Instructions for Adjusting Ski Bindings on a Salomon Z12

Updated July 20, 2017

When adjusting alpine ski bindings of any make and model, be aware that unless you are certified by the specific manufacturer to work on their bindings, any modification you make risks invalidating the warranty. Additionally, you risk compromising your right to sue for damages in the event that the bindings don't operate properly and you are injured as a consequence. All of the major binding manufacturers recommend that you have your bindings adjusted only by trained professionals who hold current certifications and can test them for proper release tolerances. However, if you are a competent skier and don't mind shouldering the above risks, adjusting a pair of Salomon Z12s is actually pretty easy.

Look up your DIN (Deutsches Institut für Normung) number on a DIN chart. You can usually find charts online (see Resources)--but, again, with the proviso that you assume all risk for their use. Your DIN number is based on your weight, height, age, skier type and boot-sole length. All binding manufacturers publish charts that combine these elements to give you a number usually between 1 and 12. (The Salomon Z12 ranges from 4 to 12.)

The higher the number, the more force is required for the binding to release. Usually, the sole length of your boot will be printed on the actual boot. If not, use a tape measure to find it.

Lock your boots in the bindings. Activate the sliders by releasing the tabs directly below and behind the heel clips on each ski. Use your screwdriver to pop them up and then, with your boots in the bindings, slide the heel clips as far forward as you can before locking them back into place with the tab.

Typically, if you have had your bindings mounted professionally, this step will be unnecessary. The heel clips of your Salomon Z12s are mounted on a sliding mechanism so that they can accommodate slightly different boot-sole lengths.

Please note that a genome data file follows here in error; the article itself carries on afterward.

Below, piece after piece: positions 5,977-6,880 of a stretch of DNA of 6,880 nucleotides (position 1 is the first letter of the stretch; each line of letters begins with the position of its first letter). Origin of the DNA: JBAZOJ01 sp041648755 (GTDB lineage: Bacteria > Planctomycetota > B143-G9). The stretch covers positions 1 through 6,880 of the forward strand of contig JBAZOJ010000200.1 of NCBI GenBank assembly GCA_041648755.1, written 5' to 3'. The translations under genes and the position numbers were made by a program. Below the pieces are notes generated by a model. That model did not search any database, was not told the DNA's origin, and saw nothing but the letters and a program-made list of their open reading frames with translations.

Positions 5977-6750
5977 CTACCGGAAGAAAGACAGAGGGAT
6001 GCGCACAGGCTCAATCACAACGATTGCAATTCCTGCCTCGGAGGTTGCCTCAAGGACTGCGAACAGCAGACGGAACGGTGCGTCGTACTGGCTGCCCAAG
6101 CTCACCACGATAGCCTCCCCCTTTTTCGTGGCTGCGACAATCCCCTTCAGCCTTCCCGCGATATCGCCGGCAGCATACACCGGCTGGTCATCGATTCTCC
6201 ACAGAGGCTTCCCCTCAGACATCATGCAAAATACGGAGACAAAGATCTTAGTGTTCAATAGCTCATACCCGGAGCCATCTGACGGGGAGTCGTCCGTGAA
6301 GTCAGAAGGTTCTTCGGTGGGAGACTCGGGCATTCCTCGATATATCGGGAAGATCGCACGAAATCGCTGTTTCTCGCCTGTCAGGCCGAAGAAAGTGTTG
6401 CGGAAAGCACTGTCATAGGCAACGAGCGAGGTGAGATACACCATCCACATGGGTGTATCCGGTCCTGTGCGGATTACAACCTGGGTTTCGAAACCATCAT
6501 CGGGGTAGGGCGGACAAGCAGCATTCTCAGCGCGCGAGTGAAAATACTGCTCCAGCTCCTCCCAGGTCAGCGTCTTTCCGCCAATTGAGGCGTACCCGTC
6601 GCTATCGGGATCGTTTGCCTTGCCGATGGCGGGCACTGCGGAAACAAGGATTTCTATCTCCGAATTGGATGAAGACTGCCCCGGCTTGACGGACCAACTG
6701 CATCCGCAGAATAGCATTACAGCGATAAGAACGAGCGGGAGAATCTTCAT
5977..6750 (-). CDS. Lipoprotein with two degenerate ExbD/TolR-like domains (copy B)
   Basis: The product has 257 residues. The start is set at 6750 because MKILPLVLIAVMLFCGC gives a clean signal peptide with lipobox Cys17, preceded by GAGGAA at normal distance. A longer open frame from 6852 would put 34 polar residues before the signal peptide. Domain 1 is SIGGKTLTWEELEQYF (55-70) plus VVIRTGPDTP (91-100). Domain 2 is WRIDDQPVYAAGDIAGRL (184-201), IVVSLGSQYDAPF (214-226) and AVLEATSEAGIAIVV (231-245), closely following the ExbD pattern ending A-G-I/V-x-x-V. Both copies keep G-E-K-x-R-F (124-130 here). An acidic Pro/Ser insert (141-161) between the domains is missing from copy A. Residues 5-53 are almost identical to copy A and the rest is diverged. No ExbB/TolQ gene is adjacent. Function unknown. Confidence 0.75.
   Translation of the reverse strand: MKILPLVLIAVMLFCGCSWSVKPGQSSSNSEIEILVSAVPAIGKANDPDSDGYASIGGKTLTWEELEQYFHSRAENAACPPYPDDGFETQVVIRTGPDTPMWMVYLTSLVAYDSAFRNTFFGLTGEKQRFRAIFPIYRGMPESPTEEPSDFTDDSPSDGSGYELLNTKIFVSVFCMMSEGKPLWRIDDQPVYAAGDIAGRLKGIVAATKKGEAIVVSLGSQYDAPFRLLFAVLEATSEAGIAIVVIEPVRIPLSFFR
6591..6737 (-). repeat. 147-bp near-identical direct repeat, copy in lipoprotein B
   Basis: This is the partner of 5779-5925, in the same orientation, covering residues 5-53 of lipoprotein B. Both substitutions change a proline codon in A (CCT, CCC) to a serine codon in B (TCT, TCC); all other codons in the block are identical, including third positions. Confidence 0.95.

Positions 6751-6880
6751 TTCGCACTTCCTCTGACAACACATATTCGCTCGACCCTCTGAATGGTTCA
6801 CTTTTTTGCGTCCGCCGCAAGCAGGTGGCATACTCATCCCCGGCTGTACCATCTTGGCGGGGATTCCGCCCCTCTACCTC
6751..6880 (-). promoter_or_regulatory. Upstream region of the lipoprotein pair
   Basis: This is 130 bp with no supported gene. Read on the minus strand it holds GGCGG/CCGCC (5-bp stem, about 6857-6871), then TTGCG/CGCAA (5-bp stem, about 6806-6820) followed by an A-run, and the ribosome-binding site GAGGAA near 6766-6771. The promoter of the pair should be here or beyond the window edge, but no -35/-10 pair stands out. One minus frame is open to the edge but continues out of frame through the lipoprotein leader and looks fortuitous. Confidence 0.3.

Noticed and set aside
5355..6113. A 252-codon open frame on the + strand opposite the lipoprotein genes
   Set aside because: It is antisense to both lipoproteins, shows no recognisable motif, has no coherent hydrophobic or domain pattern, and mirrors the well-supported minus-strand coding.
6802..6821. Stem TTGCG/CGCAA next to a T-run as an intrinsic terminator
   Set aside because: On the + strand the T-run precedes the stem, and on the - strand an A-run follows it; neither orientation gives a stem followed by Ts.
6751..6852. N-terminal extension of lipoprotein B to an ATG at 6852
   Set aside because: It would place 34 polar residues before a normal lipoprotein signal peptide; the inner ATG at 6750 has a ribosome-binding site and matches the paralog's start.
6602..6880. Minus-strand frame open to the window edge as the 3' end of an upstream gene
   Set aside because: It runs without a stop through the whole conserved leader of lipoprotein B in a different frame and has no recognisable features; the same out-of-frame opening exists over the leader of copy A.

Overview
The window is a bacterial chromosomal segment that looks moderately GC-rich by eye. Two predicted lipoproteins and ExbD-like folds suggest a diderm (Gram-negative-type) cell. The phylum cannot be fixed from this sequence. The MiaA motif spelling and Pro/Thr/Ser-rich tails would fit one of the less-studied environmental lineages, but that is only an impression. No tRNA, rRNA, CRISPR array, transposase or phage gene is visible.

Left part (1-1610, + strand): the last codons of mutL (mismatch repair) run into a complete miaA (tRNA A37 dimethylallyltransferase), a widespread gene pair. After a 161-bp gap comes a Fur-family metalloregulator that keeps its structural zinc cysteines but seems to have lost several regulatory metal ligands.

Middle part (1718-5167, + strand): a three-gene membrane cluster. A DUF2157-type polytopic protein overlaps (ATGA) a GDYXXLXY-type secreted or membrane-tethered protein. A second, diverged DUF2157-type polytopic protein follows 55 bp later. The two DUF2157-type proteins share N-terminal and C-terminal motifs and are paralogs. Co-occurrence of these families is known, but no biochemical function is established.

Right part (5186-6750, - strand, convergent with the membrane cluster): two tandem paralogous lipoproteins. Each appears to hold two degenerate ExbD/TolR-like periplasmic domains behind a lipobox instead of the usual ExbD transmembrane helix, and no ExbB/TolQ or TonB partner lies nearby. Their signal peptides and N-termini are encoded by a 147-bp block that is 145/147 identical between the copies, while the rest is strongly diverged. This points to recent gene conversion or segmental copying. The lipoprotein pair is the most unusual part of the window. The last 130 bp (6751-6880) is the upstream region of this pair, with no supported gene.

Adjust the DIN numbers by using the large, slotted screws. The Z12 has easy-to-find indicator windows on both the heel and toe clips. Simply turn the screw in the appropriate direction until the indicator lines up with your DIN number.

Ski to test the bindings. If you find that your bindings release too easily, you may have miscalculated one or more of the factors that went into determining your DIN setting. You can try cranking them up in increments of "1" or ".5" until they stop releasing prematurely, but know that you are increasing your risk of injury by doing so.


All binding manufacturers recommend that you have your bindings professionally adjusted and tested at least once a year by a certified technician. Typically, shops charge very little for this and it only takes a few minutes to do the job. Professionals will also test your bindings in the shop using a set of specialised torque wrenches that most people are not likely to own. It may be well worth it to pay the fee and ski with peace of mind.


Many expert skiers prefer to adjust their own bindings and usually, since they know what they are doing and what to expect, this is not a problem. However, beginner or intermediate skiers should be much more careful in doing so as any mistakes can cause serious injury or death. If you have accidentally set your DIN number too high, there is a good chance that you won't know until it is too late. Your knees are worth a little caution.

Things You'll Need

  • Large, flathead screwdriver
  • Ski boots you will use with bindings
  • DIN chart
  • Tape measure in millimetres
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About the Author

Based in Portland, Ore., James Morgan has been a freelance journalist since 2002. His articles have appeared in “Big Brother” magazine, “The Portland Mercury” and online at LonelyPlanet. In 2007, Morgan published his first work of fiction, titled “The Ink-Filled Page 2007 Anthology.” He holds a Bachelor of Arts in journalism from San Francisco State University.